The sort of character only a mainstream thriller from the seventies would be able to get away with, basically, and though she's nice enough to Shaft it's no surprise how the film deems her fate should be, which is a bit much. There was a tendency for everyone Shaft got close to aside from Aleme to meet some dire peril, even the dog he befriends on his African quest which in disquieting scenes of authenticity ends up a floppy corpse: who knows, maybe they just drugged the pooch to get it to comply? If you could put up with the kind of dubious taste this decade would serve up as entertainment, then Shaft in Africa wasn't so bad, it certainly had a valid point to make about the issue of people trafficking and Roundtree was obviously relishing the chance to do something different with his role, even if it was taking his clothes off. Yet there were still aspects that verged on the unpalatable, take the Colonel for instance, played by Marne Maitland, patently a white actor in brown makeup and looking nothing like McGee. A weird time for movies. Music by Johnny Pate; The Four Tops do the theme.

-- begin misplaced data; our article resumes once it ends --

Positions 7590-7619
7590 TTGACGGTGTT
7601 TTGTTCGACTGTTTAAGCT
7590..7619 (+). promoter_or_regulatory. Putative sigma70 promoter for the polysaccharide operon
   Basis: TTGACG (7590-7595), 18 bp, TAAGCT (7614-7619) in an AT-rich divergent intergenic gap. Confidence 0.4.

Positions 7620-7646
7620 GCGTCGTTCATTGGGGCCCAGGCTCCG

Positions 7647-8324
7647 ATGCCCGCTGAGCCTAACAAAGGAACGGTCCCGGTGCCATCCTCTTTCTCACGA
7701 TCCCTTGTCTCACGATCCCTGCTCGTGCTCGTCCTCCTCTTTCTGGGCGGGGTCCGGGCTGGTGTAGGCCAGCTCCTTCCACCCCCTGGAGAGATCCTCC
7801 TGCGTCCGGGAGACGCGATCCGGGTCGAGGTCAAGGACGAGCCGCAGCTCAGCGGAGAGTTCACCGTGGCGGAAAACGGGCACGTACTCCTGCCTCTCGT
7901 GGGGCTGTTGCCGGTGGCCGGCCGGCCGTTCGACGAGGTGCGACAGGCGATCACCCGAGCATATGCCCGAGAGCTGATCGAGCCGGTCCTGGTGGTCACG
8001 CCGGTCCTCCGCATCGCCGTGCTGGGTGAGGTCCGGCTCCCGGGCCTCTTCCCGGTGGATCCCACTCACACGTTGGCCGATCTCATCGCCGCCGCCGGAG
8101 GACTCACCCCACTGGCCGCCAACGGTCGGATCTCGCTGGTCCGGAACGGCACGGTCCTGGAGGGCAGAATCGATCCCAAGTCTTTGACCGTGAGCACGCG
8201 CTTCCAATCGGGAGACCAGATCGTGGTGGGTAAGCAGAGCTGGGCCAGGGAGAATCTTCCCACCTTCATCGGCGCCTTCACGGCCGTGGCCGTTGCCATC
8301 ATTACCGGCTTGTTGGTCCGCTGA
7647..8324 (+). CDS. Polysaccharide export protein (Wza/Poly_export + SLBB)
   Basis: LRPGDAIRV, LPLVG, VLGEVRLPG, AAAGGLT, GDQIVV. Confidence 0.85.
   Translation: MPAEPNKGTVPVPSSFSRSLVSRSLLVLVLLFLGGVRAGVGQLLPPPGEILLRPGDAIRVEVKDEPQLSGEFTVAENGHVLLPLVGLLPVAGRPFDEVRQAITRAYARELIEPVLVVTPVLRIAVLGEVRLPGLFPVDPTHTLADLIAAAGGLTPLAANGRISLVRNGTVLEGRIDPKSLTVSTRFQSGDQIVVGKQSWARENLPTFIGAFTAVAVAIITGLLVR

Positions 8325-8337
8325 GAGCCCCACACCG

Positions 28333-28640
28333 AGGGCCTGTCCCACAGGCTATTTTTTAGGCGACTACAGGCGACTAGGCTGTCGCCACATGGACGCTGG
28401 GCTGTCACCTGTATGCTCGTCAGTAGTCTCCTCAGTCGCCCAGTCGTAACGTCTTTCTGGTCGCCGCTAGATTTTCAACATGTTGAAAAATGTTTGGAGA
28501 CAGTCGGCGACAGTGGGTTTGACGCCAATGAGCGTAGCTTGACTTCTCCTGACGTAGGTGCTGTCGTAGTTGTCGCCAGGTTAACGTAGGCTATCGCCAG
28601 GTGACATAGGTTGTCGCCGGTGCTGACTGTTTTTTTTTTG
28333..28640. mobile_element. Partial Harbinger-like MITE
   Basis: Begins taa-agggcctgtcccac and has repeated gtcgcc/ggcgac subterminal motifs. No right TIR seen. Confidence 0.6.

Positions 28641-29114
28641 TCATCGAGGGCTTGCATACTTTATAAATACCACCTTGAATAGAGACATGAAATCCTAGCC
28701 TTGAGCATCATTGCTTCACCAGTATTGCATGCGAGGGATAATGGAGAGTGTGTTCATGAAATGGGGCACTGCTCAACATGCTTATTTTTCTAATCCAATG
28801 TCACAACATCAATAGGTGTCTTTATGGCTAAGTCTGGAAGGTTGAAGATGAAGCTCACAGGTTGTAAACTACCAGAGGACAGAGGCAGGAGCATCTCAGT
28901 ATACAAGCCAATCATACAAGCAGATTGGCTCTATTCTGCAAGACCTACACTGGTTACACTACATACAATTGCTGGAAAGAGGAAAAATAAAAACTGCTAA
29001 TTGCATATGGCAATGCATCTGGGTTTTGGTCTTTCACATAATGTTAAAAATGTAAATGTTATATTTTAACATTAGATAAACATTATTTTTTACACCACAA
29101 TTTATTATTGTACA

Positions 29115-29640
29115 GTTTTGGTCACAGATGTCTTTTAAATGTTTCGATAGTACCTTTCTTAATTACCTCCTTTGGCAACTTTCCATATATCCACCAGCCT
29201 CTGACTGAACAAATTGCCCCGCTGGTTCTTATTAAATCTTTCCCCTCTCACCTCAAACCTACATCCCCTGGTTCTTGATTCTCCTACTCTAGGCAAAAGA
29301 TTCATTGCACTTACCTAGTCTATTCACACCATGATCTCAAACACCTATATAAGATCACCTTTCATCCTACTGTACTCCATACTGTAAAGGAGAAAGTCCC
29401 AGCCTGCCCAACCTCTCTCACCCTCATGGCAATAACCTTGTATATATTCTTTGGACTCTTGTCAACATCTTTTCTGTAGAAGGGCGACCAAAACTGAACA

Reviewer: Graeme Clark

 

This review has been viewed 1418 time(s).

As a member you could Rate this film

 
Review Comments (0)


Untitled 1

Login
  Username:
 
  Password:
 
   
 
Forgotten your details? Enter email address in Username box and click Reminder. Your details will be emailed to you.
   

Latest Poll
Which star is the best at shouting?
Arnold Schwarzenegger
Brian Blessed
Tiffany Haddish
Steve Carell
Olivia Colman
Captain Caveman
Sylvester Stallone
Gerard Butler
Samuel L. Jackson
Bipasha Basu
   
 
   

Recent Visitors
Graeme Clark
Enoch Sneed
  Hannah Prosser
Andrew Pragasam
Darren Jones
  Butch Elliot
  Rachel Franke
Paul Smith
   

 

Last Updated: